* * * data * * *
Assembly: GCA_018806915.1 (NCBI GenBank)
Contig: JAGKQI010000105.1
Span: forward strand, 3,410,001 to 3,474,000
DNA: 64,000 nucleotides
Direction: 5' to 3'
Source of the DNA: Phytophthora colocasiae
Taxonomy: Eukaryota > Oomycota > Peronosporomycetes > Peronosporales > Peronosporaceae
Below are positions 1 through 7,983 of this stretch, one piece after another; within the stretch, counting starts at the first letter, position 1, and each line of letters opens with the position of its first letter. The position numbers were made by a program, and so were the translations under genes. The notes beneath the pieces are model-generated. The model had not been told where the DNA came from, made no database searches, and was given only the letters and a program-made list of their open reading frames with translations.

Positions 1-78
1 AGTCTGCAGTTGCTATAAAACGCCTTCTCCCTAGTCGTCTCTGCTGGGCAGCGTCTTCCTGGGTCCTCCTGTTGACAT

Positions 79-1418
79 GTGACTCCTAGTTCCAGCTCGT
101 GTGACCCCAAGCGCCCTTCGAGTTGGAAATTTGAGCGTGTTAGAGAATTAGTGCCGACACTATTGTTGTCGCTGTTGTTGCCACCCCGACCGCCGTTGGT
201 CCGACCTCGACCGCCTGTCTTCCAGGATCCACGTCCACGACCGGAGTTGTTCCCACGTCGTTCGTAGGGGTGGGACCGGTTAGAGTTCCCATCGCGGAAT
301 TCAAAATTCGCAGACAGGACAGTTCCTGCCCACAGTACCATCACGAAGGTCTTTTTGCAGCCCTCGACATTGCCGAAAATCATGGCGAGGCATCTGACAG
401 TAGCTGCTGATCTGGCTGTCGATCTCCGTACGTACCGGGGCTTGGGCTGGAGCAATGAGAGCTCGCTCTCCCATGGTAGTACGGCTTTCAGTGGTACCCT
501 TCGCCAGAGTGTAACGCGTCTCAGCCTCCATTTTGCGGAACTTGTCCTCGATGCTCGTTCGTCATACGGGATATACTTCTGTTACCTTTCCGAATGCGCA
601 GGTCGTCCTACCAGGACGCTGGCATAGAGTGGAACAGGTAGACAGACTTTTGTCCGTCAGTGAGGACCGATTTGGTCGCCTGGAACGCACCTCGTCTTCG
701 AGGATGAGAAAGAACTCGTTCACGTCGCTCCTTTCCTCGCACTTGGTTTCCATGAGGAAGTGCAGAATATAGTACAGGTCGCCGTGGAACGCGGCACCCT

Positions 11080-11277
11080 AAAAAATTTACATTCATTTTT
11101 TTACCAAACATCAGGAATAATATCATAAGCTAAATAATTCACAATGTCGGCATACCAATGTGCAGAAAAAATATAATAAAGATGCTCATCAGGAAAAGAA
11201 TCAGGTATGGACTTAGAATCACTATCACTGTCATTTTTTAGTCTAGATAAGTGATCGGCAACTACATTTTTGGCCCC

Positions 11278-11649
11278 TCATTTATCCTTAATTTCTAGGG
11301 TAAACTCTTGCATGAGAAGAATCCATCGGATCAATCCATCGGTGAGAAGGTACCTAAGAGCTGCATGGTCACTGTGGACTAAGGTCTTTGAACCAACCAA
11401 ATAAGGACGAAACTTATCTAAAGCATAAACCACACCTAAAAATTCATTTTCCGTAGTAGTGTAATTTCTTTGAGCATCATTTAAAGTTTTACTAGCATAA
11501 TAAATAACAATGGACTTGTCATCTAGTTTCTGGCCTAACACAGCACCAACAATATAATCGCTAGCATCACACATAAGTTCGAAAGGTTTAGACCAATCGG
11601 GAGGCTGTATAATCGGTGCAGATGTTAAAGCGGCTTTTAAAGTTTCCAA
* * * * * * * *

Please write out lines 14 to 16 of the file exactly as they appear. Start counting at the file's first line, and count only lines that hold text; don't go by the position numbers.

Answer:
201 CCGACCTCGACCGCCTGTCTTCCAGGATCCACGTCCACGACCGGAGTTGTTCCCACGTCGTTCGTAGGGGTGGGACCGGTTAGAGTTCCCATCGCGGAAT
301 TCAAAATTCGCAGACAGGACAGTTCCTGCCCACAGTACCATCACGAAGGTCTTTTTGCAGCCCTCGACATTGCCGAAAATCATGGCGAGGCATCTGACAG
401 TAGCTGCTGATCTGGCTGTCGATCTCCGTACGTACCGGGGCTTGGGCTGGAGCAATGAGAGCTCGCTCTCCCATGGTAGTACGGCTTTCAGTGGTACCCT